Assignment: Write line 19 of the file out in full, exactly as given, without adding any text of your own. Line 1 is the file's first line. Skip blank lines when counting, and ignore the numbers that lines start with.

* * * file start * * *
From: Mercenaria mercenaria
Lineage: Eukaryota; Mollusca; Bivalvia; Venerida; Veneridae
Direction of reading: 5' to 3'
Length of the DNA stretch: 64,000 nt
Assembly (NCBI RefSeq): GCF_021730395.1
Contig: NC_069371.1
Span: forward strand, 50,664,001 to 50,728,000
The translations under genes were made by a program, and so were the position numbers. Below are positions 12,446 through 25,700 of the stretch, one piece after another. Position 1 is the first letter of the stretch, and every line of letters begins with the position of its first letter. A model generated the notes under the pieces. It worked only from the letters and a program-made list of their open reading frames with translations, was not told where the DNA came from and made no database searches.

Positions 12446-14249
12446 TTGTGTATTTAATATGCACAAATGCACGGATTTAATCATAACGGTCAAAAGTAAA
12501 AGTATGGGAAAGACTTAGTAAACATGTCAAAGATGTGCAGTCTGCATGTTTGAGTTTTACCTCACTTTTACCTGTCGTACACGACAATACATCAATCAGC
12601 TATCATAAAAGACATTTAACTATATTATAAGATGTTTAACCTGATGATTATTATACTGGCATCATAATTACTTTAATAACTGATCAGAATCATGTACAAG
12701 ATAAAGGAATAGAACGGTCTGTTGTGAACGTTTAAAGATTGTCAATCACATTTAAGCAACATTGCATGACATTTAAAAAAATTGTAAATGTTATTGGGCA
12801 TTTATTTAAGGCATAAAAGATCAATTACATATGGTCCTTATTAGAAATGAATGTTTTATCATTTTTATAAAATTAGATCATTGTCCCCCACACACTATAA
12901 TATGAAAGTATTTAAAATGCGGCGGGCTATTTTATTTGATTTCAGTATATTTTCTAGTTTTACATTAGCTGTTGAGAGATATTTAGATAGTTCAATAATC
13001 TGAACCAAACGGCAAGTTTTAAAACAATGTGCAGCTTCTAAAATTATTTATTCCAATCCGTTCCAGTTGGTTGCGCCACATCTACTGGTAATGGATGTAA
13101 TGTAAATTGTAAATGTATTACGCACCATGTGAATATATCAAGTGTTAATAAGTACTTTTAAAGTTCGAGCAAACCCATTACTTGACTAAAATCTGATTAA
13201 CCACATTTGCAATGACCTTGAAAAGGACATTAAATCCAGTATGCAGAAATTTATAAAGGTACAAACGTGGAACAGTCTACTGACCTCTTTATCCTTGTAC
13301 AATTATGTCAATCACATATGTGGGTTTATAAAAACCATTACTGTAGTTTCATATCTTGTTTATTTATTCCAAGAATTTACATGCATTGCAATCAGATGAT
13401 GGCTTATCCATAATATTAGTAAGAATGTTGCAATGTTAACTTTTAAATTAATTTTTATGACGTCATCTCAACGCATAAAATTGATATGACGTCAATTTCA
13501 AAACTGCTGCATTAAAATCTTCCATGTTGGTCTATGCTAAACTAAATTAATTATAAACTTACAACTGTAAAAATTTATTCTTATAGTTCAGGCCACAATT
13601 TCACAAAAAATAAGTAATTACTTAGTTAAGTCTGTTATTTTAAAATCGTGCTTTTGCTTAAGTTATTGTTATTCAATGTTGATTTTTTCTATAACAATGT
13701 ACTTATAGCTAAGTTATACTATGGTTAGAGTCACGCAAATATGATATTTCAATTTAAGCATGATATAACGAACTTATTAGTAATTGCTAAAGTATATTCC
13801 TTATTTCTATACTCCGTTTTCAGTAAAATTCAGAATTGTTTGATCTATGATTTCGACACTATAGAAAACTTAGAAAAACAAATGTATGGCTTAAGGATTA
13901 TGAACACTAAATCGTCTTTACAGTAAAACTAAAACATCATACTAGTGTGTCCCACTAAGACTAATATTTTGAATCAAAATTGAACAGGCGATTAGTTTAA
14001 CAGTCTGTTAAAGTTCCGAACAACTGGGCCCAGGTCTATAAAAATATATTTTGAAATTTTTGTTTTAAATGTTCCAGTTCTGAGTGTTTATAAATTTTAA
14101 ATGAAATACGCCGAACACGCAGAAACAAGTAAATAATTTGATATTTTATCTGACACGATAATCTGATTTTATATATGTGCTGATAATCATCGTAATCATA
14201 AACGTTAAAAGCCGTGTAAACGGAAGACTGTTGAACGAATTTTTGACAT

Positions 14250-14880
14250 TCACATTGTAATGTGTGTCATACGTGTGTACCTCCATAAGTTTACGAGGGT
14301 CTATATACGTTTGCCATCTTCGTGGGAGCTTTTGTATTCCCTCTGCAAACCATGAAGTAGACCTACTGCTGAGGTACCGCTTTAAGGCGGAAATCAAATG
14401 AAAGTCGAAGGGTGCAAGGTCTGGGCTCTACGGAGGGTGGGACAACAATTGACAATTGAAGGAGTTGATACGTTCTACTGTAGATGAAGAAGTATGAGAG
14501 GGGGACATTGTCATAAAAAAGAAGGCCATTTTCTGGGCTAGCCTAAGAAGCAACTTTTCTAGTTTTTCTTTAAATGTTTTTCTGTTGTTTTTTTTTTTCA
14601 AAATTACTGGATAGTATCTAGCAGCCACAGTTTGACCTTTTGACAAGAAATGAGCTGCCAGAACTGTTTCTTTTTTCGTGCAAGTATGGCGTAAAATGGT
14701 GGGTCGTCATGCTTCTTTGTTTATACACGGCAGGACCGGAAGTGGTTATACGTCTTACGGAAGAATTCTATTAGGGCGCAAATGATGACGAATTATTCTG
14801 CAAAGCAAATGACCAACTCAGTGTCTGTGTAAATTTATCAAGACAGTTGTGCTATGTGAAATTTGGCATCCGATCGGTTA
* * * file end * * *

13301 AATTATGTCAATCACATATGTGGGTTTATAAAAACCATTACTGTAGTTTCATATCTTGTTTATTTATTCCAAGAATTTACATGCATTGCAATCAGATGAT